Dividend per share is a measure of the dividend payout per share of a company’s common stock. The measure is used to estimate the amount of dividends that an income investor might expect to receive if he or she were to buy a company's common stock. The measure is especially effective when tracked on a trend line, since a consistent amount per share indicates management's willingness to make consistent payouts to investors. In addition, an increasing trend of dividends paid indicates management’s belief that the business has sufficiently robust cash flow to support dividend payments. The dividend per share formula is as follows:
(Sum of all periodic dividends in a year + Sum of all special dividends in a year) ÷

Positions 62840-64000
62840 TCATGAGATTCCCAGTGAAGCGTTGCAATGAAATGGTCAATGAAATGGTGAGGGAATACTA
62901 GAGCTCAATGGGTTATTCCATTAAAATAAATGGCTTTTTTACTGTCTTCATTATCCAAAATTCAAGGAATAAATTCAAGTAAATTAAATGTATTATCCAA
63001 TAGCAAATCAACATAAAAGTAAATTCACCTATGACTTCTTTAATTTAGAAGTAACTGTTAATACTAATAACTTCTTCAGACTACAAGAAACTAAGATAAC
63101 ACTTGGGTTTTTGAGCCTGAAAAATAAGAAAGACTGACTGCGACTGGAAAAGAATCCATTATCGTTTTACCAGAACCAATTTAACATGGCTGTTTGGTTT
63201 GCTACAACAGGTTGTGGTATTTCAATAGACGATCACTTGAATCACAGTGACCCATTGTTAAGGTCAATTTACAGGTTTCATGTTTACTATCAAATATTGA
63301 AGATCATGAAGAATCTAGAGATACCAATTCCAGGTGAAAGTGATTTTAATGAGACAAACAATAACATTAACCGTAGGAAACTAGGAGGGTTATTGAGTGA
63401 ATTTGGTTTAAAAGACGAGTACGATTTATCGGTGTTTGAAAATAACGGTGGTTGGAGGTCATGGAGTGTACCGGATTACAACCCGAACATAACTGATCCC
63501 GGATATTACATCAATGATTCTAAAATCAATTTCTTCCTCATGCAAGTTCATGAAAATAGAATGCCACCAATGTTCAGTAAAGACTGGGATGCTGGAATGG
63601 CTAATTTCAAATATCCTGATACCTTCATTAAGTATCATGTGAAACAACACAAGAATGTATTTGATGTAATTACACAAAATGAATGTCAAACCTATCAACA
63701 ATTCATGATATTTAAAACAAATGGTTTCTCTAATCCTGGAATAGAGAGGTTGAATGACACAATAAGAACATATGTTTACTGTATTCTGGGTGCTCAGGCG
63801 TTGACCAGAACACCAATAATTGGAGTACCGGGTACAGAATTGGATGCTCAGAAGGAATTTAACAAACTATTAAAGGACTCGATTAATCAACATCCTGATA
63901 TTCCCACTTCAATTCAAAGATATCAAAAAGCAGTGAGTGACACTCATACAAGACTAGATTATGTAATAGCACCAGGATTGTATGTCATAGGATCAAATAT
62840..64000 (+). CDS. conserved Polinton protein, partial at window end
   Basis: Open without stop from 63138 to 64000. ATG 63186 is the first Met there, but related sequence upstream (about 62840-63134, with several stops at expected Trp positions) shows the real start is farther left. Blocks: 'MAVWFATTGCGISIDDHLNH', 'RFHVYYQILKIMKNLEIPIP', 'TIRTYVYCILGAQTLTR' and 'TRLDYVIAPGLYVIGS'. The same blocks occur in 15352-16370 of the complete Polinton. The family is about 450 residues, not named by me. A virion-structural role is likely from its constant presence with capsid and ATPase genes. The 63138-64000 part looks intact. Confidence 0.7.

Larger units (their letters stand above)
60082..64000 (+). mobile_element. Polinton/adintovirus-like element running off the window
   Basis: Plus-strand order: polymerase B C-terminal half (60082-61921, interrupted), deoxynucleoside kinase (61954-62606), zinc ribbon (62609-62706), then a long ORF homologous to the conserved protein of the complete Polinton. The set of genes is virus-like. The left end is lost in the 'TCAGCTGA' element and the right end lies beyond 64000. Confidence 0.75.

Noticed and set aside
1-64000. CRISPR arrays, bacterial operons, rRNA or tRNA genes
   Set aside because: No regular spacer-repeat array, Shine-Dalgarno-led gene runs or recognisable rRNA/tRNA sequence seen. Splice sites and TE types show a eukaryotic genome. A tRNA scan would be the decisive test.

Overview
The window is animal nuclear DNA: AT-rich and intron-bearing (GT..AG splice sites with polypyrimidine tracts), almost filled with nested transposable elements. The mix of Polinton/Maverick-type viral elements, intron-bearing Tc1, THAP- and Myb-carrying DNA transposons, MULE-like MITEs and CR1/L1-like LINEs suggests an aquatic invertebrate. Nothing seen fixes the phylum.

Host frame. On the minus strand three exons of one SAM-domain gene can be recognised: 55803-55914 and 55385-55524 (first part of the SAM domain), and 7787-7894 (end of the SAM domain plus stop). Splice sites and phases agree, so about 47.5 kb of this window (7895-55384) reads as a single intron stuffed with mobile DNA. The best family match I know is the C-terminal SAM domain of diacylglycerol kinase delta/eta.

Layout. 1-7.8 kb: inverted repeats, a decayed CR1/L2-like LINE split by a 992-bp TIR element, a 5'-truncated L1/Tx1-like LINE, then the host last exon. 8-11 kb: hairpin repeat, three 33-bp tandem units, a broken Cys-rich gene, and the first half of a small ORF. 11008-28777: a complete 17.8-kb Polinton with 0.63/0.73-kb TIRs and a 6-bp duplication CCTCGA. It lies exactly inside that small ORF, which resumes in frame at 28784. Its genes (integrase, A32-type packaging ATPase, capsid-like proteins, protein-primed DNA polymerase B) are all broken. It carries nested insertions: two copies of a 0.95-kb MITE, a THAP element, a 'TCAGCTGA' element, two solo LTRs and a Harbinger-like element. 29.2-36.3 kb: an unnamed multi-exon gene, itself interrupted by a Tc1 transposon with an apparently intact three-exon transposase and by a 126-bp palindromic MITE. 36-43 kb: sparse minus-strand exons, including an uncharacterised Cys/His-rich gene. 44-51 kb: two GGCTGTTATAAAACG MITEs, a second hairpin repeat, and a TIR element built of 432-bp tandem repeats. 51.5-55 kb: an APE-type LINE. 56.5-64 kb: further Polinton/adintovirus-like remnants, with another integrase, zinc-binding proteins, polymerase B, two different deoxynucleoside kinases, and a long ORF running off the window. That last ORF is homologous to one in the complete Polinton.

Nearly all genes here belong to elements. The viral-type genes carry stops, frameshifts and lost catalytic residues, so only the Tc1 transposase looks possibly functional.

Weighted average number of common shares outstanding during the year
For example, a business issued $10,000,000 of quarterly dividends in the past year, plus an extra one-time $2,000,000 special dividend. During that period, the business had a weighted average of 3,000,000 shares of common stock outstanding. Based on this information, its dividend per share is:
$12,000,000 Total dividends paid ÷ 3,000,000 Shares = $4.00 Dividend per share
An argument can be made that special dividends should be excluded from the aggregation of dividends paid per year, if the intent is to project what the dividend per share will be in a future period. This is because there is no assurance that these special dividends will be issued again.
This measure is not commonly used by growth investors, who are more concerned with the intentions of management to plow funds back into operations, thereby increasing the value of the company and the price per share.